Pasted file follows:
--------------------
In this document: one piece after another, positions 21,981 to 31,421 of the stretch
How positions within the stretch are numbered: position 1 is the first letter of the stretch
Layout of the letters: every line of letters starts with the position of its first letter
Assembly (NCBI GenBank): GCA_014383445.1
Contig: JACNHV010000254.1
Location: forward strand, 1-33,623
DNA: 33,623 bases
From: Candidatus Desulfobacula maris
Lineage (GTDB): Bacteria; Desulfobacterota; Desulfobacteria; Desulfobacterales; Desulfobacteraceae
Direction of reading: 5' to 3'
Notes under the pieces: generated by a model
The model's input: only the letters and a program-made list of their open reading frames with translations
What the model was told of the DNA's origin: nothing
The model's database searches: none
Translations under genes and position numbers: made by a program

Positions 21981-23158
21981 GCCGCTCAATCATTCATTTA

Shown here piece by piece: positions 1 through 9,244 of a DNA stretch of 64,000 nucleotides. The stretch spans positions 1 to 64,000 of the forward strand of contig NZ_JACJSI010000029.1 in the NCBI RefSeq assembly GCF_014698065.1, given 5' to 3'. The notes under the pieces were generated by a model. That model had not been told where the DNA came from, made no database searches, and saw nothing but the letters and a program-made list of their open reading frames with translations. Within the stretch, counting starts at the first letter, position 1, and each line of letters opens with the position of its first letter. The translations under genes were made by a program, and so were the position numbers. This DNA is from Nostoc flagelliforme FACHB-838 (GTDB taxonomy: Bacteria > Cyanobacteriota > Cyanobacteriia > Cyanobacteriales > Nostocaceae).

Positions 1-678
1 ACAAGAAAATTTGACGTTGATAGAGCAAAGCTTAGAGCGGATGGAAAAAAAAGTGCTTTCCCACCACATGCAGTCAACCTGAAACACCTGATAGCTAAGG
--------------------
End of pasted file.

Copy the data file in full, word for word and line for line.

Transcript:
In this document: one piece after another, positions 21,981 to 31,421 of the stretch
How positions within the stretch are numbered: position 1 is the first letter of the stretch
Layout of the letters: every line of letters starts with the position of its first letter
Assembly (NCBI GenBank): GCA_014383445.1
Contig: JACNHV010000254.1
Location: forward strand, 1-33,623
DNA: 33,623 bases
From: Candidatus Desulfobacula maris
Lineage (GTDB): Bacteria; Desulfobacterota; Desulfobacteria; Desulfobacterales; Desulfobacteraceae
Direction of reading: 5' to 3'
Notes under the pieces: generated by a model
The model's input: only the letters and a program-made list of their open reading frames with translations
What the model was told of the DNA's origin: nothing
The model's database searches: none
Translations under genes and position numbers: made by a program

Positions 21981-23158
21981 GCCGCTCAATCATTCATTTA

Shown here piece by piece: positions 1 through 9,244 of a DNA stretch of 64,000 nucleotides. The stretch spans positions 1 to 64,000 of the forward strand of contig NZ_JACJSI010000029.1 in the NCBI RefSeq assembly GCF_014698065.1, given 5' to 3'. The notes under the pieces were generated by a model. That model had not been told where the DNA came from, made no database searches, and saw nothing but the letters and a program-made list of their open reading frames with translations. Within the stretch, counting starts at the first letter, position 1, and each line of letters opens with the position of its first letter. The translations under genes were made by a program, and so were the position numbers. This DNA is from Nostoc flagelliforme FACHB-838 (GTDB taxonomy: Bacteria > Cyanobacteriota > Cyanobacteriia > Cyanobacteriales > Nostocaceae).

Positions 1-678
1 ACAAGAAAATTTGACGTTGATAGAGCAAAGCTTAGAGCGGATGGAAAAAAAAGTGCTTTCCCACCACATGCAGTCAACCTGAAACACCTGATAGCTAAGG